Peter van Inwagen in his The Problem of Evil argues that the argument from evil (or rather, arguments) are failures. That is, he thinks that ideal agnostics would not be persuaded to accept any of these arguments as sound based on the defense he offers. In effect, he argues that for all we know there is a God who has good moral reasons for allowing certain evils (e.g. horrors, suffering of sentient creatures, etc.). This is in contrast to a theodicy which offers what actual moral reasons God has for allowing certain evils.
One worry that philosophers have raised against skeptical theism is that if for all we know there are moral reasons for why God allows certain evils then one could be equally skeptical about ordinary morality. For example, suppose a parent allows their child to run in the street and is hit by a car. One might defend their action (or inaction) by saying that for all we know they have good reasons for what they did. Thus, one cannot be a skeptical theist and also not be a moral skeptic in general.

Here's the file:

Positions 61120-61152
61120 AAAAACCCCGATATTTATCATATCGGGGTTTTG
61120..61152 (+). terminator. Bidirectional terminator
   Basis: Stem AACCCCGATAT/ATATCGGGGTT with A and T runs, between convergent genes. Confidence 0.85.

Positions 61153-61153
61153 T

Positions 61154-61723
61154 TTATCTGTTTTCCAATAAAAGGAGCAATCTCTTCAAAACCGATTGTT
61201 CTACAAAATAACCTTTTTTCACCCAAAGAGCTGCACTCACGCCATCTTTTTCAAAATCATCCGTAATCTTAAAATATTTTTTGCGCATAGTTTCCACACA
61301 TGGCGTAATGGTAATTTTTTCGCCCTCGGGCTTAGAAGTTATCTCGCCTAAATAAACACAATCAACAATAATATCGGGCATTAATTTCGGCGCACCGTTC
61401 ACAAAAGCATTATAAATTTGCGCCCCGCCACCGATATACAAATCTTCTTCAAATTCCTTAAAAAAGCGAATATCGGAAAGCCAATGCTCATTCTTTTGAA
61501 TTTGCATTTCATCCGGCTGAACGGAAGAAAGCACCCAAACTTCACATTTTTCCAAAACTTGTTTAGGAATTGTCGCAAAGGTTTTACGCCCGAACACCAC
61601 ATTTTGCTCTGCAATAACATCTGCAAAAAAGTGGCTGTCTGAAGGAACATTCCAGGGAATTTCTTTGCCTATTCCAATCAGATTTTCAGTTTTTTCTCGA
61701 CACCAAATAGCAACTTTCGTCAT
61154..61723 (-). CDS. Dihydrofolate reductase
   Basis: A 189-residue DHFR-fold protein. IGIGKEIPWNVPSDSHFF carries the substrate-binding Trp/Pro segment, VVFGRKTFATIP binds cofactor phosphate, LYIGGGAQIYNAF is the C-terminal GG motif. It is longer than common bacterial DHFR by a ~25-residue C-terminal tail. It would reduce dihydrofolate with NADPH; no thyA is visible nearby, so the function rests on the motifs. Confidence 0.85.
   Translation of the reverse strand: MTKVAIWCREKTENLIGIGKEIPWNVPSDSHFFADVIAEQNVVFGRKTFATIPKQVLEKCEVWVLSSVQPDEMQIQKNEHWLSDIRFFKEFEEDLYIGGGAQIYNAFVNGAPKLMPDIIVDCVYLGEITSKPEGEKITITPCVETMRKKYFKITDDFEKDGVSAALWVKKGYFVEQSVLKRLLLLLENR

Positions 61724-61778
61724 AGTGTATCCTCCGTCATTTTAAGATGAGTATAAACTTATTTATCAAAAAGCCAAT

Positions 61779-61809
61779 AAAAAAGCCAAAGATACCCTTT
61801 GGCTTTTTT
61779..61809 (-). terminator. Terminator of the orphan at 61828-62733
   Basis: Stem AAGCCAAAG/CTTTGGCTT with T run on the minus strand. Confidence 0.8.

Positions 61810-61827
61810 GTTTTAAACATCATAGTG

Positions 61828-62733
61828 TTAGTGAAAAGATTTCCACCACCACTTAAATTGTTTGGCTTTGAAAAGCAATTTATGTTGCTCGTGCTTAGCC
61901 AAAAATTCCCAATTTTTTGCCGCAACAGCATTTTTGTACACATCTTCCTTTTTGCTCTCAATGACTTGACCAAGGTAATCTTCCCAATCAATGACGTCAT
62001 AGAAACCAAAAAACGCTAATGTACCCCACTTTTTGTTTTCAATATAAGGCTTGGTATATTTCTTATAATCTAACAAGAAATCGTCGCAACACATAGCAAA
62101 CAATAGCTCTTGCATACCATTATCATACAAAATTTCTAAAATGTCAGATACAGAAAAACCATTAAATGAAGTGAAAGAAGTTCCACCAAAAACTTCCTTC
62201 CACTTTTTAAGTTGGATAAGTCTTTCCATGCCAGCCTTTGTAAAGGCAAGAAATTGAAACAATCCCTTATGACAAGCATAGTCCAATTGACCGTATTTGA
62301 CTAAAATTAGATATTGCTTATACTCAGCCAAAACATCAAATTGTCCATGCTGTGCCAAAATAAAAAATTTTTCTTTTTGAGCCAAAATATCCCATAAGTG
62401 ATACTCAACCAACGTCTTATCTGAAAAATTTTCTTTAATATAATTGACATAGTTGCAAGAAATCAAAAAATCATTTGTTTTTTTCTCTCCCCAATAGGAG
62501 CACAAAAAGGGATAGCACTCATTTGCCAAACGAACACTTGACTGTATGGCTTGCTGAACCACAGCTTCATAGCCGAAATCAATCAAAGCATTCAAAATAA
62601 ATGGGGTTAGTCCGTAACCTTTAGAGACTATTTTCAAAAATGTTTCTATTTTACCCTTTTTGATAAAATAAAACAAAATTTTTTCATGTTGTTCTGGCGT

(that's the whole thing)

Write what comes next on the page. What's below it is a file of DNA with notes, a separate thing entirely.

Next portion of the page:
Do you think this is a reasonable criticism of skeptical theism?